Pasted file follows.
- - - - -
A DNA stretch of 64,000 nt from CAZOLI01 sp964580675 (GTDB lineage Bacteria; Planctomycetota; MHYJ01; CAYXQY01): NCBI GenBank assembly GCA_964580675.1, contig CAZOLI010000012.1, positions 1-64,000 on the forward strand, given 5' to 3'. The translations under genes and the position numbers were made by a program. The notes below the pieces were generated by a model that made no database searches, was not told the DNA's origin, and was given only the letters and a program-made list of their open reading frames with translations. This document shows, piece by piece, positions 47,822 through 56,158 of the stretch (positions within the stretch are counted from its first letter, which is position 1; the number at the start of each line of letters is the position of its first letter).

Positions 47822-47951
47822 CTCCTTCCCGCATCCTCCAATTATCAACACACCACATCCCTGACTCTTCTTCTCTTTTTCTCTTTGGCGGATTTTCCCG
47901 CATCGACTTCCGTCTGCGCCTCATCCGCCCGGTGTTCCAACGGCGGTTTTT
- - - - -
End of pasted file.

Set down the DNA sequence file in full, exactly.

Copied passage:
A DNA stretch of 64,000 nt from CAZOLI01 sp964580675 (GTDB lineage Bacteria; Planctomycetota; MHYJ01; CAYXQY01): NCBI GenBank assembly GCA_964580675.1, contig CAZOLI010000012.1, positions 1-64,000 on the forward strand, given 5' to 3'. The translations under genes and the position numbers were made by a program. The notes below the pieces were generated by a model that made no database searches, was not told the DNA's origin, and was given only the letters and a program-made list of their open reading frames with translations. This document shows, piece by piece, positions 47,822 through 56,158 of the stretch (positions within the stretch are counted from its first letter, which is position 1; the number at the start of each line of letters is the position of its first letter).

Positions 47822-47951
47822 CTCCTTCCCGCATCCTCCAATTATCAACACACCACATCCCTGACTCTTCTTCTCTTTTTCTCTTTGGCGGATTTTCCCG
47901 CATCGACTTCCGTCTGCGCCTCATCCGCCCGGTGTTCCAACGGCGGTTTTT